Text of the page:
For me Eggleston’s work is doubly exotic. His ‘everyday’ is not mine. Although steeped in an aesthetic of vernacular things that has spread across the globe, his vision remains intrinsically American. When I think of what used to be called the ‘Americanization’ of the world’s cultures, what comes to mind is less the bulldozing materialist populism than the mock-gentle, mock-bemused gaze upon it all that Eggleston extended from that nation’s two great contributors to popular iconography, Andy Warhol and Walker Evans. Today that attitude is everywhere, a layer of the carapace of irony that allows it to continue. We would recoil or lose our minds at the assorted crap modern life still throws about were it not so deeply photogenic. In and as photographs it all can be made palatable, pleasurable, even philosophical. That surely does not account for why Eggleston makes his pictures, but judging by contemporary commentators this is what he represents for them. Endlessly fascinating pictures that let you think you are confronting reality when really it is displacement.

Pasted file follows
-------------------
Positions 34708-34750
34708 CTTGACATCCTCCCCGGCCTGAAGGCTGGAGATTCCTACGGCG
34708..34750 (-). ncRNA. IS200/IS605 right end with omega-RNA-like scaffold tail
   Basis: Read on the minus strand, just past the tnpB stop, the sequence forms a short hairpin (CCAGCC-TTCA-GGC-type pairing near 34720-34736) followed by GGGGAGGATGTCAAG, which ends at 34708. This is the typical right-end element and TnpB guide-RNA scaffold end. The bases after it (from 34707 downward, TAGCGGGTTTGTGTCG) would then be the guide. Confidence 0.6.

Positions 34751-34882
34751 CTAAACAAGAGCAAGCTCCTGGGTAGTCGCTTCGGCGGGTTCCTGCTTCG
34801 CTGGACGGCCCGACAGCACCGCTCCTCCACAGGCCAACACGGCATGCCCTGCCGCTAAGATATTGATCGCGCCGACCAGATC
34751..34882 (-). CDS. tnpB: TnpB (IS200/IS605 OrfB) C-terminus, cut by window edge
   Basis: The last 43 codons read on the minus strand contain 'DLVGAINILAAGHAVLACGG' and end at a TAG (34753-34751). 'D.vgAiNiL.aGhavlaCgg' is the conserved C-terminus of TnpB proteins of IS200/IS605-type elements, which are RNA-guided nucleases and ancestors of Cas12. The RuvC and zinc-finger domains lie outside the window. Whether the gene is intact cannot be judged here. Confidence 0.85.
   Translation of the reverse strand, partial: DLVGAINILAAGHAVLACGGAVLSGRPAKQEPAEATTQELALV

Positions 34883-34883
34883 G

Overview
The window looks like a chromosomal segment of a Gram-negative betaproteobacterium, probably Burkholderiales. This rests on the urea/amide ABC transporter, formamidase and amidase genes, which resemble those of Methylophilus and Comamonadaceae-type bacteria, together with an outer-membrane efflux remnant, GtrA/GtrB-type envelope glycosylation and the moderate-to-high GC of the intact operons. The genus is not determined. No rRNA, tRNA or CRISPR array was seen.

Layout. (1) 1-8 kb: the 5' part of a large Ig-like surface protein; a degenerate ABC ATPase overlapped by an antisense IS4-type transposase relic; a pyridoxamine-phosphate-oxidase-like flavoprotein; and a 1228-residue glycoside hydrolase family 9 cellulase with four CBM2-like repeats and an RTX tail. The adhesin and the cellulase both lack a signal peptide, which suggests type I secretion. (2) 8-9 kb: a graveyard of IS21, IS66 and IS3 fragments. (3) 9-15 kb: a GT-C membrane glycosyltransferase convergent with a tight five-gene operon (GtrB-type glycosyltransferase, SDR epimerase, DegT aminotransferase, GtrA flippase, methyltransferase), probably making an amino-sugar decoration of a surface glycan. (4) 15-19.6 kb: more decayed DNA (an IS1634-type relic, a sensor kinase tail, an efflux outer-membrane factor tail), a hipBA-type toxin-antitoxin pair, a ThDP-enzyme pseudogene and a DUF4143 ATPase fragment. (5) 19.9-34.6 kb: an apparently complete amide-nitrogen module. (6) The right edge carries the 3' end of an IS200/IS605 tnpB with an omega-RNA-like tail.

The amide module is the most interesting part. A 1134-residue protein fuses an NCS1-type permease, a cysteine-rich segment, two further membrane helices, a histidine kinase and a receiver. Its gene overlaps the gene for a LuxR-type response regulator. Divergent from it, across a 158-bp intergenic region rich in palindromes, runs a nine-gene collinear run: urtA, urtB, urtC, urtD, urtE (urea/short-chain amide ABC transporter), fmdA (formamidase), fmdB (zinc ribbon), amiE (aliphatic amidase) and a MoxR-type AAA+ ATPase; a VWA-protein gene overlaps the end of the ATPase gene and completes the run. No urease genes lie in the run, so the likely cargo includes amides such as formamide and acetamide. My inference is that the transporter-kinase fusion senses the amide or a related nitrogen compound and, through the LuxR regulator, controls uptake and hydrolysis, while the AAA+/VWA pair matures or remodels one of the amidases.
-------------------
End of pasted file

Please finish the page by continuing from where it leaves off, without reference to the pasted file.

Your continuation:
The second exoticism concerns time. Eggleston’s wider recognition came almost a generation after his most celebrated images were contemporary. His everyday is an older everyday, a quality emphasised by his subsequent aversion to anything absolutely new and his consistency of motif over the last forty years. And like the other ‘new colorists’ who were recognized belatedly (Stephen Shore and Joel Sternfeld among them) Eggleston strikes me as a figure from the past and contemporary artist all at once. I find myself looking at the dates of his photos.